- As we can see the 3 nearest neighbors are from category A, hence this new data point must belong to category A.
How to select the value of K in the K-NN Algorithm?
Below are some points to remember while selecting the value of K in the K-NN algorithm:
- There is no particular way to determine the best value for "K", so we need to try some values to find the best out of them. The most preferred value for K is 5.
- A very low value for K such as K=1 or K=2, can be noisy and lead to the effects of outliers in the model.
- Large values for K are good, but it may find some difficulties.
Advantages of KNN Algorithm:
- It is simple to implement.
- It is robust to the noisy training data
- It can be more effective if the training data is large.
Disadvantages of KNN Algorithm:
- Always needs to determine the value of K which may be complex some time.
- The computation cost is high because of calculating the distance between the data points for all the training samples.
Python implementation of the KNN algorithm
To do the Python implementation of the K-NN algorithm, we will use the same problem and dataset which we have used in Logistic Regression. But here we will improve the performance of the model. Below is the problem description:
Problem for K-NN Algorithm: There is a Car manufacturer company that has manufactured a new SUV car. The company wants to give the ads to the users who are interested in buying that SUV. So for this problem, we have a dataset that contains multiple user's information through the social network. The dataset contains lots of information but the Estimated Salary and Age we will consider for the independent variable and the Purchased variable is for the dependent variable. Below is the dataset:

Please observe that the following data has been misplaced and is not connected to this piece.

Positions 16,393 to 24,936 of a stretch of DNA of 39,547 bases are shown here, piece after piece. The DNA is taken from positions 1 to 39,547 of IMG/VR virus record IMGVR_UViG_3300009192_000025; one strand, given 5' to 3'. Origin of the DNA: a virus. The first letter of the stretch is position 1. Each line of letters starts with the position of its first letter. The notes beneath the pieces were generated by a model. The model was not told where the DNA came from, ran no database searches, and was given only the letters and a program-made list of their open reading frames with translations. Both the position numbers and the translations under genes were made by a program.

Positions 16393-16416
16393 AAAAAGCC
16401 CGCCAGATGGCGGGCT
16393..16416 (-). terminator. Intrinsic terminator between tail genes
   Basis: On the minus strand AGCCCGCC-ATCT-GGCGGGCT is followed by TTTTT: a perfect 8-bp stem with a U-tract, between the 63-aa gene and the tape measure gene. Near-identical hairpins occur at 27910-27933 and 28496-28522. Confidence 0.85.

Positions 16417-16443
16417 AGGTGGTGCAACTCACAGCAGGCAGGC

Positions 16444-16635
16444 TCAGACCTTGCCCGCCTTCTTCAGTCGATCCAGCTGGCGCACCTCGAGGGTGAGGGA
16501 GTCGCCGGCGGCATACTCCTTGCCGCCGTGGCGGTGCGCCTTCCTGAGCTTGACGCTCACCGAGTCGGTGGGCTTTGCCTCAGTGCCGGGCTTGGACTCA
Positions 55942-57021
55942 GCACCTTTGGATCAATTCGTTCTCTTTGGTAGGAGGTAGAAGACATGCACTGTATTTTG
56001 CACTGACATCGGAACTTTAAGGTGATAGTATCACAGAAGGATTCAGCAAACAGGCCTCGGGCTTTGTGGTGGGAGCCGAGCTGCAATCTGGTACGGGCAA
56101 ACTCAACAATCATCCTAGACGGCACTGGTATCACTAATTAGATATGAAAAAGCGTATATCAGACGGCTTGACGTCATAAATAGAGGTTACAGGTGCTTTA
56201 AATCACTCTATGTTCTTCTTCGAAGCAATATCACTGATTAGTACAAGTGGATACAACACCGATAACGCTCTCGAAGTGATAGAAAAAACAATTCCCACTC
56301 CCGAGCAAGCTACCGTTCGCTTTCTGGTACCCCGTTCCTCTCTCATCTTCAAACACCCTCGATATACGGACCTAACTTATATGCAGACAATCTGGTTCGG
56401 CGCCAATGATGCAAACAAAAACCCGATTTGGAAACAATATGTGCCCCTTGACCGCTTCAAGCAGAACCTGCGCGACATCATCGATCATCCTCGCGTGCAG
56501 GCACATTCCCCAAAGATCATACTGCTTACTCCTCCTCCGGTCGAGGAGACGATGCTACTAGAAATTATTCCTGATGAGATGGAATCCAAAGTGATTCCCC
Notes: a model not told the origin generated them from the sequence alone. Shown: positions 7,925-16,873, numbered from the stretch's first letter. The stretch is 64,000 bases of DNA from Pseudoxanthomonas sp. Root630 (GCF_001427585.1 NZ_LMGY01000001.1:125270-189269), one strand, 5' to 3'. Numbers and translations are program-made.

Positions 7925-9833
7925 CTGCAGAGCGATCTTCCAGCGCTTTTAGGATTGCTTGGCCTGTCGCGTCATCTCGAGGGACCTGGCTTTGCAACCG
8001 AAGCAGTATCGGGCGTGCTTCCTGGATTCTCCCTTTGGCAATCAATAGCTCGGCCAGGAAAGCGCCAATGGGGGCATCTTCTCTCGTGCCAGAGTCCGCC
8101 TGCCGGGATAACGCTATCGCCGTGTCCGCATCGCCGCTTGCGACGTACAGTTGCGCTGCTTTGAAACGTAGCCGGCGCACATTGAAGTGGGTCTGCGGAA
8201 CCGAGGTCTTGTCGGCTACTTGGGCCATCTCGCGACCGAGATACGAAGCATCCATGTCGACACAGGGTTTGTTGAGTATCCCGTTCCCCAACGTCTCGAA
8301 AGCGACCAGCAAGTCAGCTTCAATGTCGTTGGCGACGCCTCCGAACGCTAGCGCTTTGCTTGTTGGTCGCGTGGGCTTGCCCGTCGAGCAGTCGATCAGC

Steps to implement the K-NN algorithm:
- Data Pre-processing step
- Fitting the K-NN algorithm to the Training set
- Predicting the test result
- Test accuracy of the result(Creation of Confusion matrix)
- Visualizing the test set result.
Data Pre-Processing Step:
The Data Pre-processing step will remain exactly the same as Logistic Regression. Below is the code for it:
By executing the above code, our dataset is imported to our program and well pre-processed. After feature scaling our test dataset will look like:
From the above output image, we can see that our data is successfully scaled.
- Fitting K-NN classifier to the Training data:
Now we will fit the K-NN classifier to the training data. To do this we will import the KNeighborsClassifier class of Sklearn Neighbors library. After importing the class, we will create the Classifier object of the class. The Parameter of this class will be
And then we will fit the classifier to the training data. Below is the code for it:
- n_neighbors: To define the required neighbors of the algorithm. Usually, it takes 5.
- metric='minkowski': This is the default parameter and it decides the distance between the points.